In Assignments Two and Three, you created six different classes (Time, HomeActivity, SchoolActivity, OtherActivity, Activity, and DayPlanner) and were able to insert and search for relevant activities. You were also able to read/write activities from/to files and maintain a HashMap index to speed up the title search. In Assignment Four, you will add a GUI interface and exception handling so that the system will be more robust and user-friendly. There are also bonus marks for any efforts beyond the basic requirements to make your system even more useful and attractive. Please note that you are NOT ALLOWED to use NetBean GUI builder or any other GUI packages (other than awt and swing) for this assignment since we want you to learn the basic ways of building GUI interfaces for an application.
Create an initial interface that looks like the following. The content pane shows a welcome message and a brief instruction of how to use the system, and the “commands” menu has three choices: add, search, and quit. Choosing the “add” command will change the interface to the look described in requirement (2); choosing the “search” command will change to interface to the look described in requirement (3); and choosing the “quit” command will simply terminate the program. Note that choosing the X button on the window frame will also terminate your application. See image.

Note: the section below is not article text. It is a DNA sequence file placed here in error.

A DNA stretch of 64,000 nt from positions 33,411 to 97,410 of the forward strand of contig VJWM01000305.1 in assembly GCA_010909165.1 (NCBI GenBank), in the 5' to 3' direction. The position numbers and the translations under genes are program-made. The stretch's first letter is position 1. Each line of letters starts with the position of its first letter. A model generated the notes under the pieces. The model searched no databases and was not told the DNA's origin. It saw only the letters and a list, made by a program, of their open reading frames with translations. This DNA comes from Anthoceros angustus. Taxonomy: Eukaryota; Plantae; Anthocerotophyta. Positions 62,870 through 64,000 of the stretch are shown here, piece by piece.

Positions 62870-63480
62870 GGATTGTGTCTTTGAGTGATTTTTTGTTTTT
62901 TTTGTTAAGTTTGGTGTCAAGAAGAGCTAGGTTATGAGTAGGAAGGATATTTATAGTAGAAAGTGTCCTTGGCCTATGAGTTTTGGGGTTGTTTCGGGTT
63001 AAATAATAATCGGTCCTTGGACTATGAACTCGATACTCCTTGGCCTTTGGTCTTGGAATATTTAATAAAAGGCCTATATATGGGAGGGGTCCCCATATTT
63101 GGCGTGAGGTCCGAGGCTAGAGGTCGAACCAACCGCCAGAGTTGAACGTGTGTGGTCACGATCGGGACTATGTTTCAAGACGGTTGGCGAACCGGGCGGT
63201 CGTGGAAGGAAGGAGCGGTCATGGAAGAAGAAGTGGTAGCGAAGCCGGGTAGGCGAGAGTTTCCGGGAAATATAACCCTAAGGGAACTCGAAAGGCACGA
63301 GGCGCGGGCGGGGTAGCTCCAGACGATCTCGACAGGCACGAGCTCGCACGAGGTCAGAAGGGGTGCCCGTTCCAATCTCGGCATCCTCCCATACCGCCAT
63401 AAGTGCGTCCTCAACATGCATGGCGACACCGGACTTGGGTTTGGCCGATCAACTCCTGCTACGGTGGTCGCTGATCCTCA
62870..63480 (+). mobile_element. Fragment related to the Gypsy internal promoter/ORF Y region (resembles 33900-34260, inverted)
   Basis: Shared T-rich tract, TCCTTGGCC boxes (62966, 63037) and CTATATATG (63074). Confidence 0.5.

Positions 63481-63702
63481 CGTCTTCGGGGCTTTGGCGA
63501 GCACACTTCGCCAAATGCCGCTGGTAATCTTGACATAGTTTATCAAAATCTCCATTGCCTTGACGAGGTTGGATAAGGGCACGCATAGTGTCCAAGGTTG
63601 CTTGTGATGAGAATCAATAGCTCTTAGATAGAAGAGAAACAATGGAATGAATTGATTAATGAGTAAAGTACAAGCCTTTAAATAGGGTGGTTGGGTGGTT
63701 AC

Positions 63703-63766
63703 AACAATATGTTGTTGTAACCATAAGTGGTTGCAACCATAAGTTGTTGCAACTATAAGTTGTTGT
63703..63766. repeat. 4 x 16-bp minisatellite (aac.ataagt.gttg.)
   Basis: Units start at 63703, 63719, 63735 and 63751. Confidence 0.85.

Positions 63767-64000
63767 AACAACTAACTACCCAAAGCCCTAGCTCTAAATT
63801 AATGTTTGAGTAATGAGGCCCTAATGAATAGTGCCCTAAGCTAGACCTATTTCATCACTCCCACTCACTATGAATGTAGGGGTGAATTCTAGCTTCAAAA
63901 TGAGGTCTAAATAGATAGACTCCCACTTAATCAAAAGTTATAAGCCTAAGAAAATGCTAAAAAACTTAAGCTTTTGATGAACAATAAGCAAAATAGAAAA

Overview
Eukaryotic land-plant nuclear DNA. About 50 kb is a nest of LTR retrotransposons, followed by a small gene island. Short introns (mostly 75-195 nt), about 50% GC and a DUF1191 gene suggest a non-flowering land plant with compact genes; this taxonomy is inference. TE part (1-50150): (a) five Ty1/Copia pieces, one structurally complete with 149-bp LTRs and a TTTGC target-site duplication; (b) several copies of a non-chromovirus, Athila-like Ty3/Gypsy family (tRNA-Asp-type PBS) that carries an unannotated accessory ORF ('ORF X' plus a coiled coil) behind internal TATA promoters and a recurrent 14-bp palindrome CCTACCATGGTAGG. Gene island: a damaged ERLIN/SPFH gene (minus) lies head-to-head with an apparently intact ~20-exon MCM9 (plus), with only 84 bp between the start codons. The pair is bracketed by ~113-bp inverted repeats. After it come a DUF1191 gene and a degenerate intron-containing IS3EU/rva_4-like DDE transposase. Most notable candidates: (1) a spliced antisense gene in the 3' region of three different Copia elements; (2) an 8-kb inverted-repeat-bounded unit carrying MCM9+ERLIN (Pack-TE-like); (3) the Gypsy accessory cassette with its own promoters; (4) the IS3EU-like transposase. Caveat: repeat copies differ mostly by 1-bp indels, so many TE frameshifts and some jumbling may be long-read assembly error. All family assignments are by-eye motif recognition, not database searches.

Create the following interface for adding an activity. When the user selects the “add” command, the initial interface will be changed to the following. The type can be selected through a combo-box with three choices: home, school, and other. The default choice is “school”, but the user can change it to another choice in the drop-down list. The other five attributes: title, starting time, ending time, location, and comment all get their values through textfields. There are two buttons on the righthand side: clicking the “reset” button will clear all the textfields and clicking the “enter” button will try to create an object for the related activity. However, if there are any violations for the validity of the activity, an error message will be displayed in the text area at the bottom of the interface and the user is required to try again. Note that the location attribute is only visible for the “other” activity type; for “home” and “school” activity types, it will be made invisiable so that the user will not be able to enter any value for location. See image.
Create an interface for searching activities. When the user selects the “search” command, the current interface will be changed to the following. The interface is almost the same as that for adding an activity, except that the drop-down list for the activity type can have an empty choice and attributes for location and comment are removed. In addition, the text area for “Messages” is now replaced by one for “Search Results”. In both cases, you will need to use scrollable text areas so that the user can see the full content if needed. See image.
Add exception handling to your program so that errors and any violations to the invariant conditions can be handled more elegantly. More specifically, you need to throw exceptions in constructors and mutator methods whenever the class invariants are violated. You should also use exception handling to check for incorrect input so that the user will be allowed to try again for correct values.